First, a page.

Morning! Popping on here today to say a quick hello while on the road and talk about a subject I haven’t talked about before.
I’m just going to put this out there so my husband can’t claim ownership. He’s notorious for retelling stories that happened to me and claiming them as his own until he catches me staring at him with that oh-is-that-right? kind of look, as he quickly adds on “well, that’s what Gina told me anyway.” Did I miss anything babe?
In our household, I’m the money tracker, the budgeter and the cash police. Even when on a road trip in the States it's still something I look at.
How I ended up with this role isn’t really very surprising. I grew up in a money strapped household and, because of that, developed an interest in finances. I’ll even shamefully admit to watching Dr. Phil as a 15-year old and religiously jotting down all his pointers on how to save money.
Don’t worry, I haven’t watched it since and cringe at the thought.
Since then, when I first started budgeting for our family, I moved onto books, blogs and podcasts.
That first year of stepfamily life was spent in complete disbelief. You-spend-how-much-a-month?! As a person who only had to look out for herself and didn’t have a family to take care of, it was especially mind boggling.
If you’re reading this and you have a family, blended or not, you’ll know how much it can cost to raise a family. As a blended family, you also know that there can be additional costs that a traditional family might not have. Alimony, child support and lawyer’s fees are just a few examples.
Getting our household budget under control became a fun challenge for me that I couldn’t do without my husband's support (I’ll at least give him that credit).
It’s a learning curve and it’s still a work in progress, but we’ve learned a few things along the way.
Just don’t, okay? It’s so not worth it. Is money a tough subject to talk about? Yes, there’s no denying that, but we’ve come to learn that it is something you can talk about as rational, calm adults.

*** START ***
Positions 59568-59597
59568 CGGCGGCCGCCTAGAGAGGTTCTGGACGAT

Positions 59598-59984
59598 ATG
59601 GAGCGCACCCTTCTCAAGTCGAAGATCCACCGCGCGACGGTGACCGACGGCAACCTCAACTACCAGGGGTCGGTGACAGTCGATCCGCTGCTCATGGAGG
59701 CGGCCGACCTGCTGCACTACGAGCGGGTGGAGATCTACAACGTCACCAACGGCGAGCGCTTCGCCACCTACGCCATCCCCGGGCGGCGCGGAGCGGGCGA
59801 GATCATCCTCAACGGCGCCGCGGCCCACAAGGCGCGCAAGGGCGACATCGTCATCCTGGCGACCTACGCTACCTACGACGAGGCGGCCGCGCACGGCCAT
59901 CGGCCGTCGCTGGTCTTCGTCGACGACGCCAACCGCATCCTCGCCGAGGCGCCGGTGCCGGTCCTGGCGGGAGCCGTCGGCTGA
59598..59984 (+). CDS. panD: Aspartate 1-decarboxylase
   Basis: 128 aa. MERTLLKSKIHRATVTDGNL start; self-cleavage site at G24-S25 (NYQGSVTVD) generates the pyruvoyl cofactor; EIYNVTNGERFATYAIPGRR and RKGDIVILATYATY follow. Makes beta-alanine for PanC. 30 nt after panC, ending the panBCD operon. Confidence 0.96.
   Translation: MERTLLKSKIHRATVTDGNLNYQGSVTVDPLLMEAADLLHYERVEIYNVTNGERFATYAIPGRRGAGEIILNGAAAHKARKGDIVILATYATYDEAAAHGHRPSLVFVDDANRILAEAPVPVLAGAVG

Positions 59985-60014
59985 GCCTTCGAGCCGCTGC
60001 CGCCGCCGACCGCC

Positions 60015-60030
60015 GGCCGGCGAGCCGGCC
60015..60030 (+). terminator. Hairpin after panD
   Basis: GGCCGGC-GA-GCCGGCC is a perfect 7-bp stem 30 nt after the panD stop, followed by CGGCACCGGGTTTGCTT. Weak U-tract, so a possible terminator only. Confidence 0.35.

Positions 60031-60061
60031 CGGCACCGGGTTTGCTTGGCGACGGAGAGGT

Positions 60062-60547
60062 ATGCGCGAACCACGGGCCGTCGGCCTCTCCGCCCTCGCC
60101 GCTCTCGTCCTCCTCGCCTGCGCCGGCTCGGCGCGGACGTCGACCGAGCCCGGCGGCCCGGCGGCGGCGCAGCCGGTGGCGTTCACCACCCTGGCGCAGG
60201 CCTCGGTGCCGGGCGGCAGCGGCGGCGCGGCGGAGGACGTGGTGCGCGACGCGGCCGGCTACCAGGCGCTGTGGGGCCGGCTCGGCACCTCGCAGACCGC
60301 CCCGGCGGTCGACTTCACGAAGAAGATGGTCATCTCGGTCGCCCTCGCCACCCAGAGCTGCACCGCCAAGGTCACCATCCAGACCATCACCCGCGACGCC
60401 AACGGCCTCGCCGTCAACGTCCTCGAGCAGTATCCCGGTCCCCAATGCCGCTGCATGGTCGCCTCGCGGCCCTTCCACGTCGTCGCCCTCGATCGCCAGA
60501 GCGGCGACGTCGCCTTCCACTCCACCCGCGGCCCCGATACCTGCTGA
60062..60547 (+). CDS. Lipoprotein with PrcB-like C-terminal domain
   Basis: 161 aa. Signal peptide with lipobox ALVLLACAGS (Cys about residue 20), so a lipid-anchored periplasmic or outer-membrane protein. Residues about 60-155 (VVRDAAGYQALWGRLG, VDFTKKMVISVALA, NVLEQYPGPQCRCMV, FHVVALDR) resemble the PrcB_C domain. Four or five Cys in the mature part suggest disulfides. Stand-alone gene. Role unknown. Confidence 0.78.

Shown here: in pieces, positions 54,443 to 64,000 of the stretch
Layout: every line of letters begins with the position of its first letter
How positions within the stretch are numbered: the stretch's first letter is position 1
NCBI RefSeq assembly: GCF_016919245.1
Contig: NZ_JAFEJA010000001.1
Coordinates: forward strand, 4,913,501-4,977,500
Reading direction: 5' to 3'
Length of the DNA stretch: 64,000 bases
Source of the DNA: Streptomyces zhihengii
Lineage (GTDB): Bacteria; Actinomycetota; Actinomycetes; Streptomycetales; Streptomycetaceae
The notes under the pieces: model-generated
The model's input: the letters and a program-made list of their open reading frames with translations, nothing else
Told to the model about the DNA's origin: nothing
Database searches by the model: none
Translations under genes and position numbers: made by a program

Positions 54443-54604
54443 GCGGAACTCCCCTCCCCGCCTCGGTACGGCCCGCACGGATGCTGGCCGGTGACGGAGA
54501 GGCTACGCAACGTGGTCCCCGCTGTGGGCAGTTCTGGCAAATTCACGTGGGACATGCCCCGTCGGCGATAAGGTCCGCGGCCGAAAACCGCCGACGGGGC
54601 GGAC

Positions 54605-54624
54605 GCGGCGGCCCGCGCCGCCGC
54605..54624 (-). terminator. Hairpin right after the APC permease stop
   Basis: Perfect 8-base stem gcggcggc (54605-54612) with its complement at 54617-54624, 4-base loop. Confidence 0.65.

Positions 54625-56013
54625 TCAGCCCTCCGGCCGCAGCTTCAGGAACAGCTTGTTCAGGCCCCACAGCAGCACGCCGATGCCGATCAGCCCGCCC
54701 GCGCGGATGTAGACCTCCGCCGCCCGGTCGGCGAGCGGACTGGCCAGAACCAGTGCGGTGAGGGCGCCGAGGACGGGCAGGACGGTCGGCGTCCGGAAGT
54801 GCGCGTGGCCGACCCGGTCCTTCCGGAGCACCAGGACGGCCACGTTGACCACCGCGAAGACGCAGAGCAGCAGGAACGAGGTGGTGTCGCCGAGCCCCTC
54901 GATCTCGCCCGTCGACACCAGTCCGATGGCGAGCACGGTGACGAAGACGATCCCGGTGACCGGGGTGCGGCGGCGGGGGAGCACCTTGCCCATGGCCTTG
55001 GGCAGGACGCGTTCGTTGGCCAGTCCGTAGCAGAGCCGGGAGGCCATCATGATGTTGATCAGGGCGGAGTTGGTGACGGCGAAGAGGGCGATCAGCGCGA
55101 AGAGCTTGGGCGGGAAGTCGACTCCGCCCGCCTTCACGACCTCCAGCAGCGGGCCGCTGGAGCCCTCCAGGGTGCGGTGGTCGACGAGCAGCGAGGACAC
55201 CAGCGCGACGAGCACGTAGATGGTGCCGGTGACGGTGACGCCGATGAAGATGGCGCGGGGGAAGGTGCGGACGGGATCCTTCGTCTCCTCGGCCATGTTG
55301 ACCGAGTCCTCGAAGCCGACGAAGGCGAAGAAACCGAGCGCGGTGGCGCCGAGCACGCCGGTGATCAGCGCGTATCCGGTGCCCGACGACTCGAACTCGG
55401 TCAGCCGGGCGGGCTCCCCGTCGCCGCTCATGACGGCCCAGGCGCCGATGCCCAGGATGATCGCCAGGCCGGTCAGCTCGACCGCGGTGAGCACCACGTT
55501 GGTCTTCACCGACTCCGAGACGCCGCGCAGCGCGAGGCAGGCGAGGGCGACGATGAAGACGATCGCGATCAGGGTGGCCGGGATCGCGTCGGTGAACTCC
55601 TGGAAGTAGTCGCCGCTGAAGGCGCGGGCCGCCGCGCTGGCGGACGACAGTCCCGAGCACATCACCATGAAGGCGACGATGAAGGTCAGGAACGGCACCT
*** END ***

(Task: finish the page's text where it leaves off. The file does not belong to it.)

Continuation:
Learn when it’s probably not a good time to talk about money
This helps with the not arguing part. You know your partner better than anyone else and can most likely tell when it’s not the right time to bring up anything money related. So, just leave it until a better time. I know it’s hard. It has been for me, but again, it’s so worth it to bring things up when everyone is in a positive state of mind.
Be realistic, make a list of priorities and work towards those
The new siding on the house, that really doesn't need replacing yet, is probably not going to happen anytime soon. And that new $500 Kitchen Aid blender can most likely wait as well. Instant gratification is not the way to go. That’s how I’ve ended with a few clothing items I really don’t love and never wear. Most likely, you also have more pressing things to pay for, such as your monthly bills and debts.
Don’t give yourself or each other a hard time
Learn, make mistakes, grow from these and move on. There’s no need to give ourselves a really hard time over money spent on things that really weren’t needed. Don’t assign blame or point fingers either! That’s a sure fire way to start an argument.
At the end of the day, we just want to crush our debt and get rid of our mortgage payments sooner than later. In a next post I will share a few of ways of saving cash we’ve used in the past but for now, we’re enjoying our time in Oregon.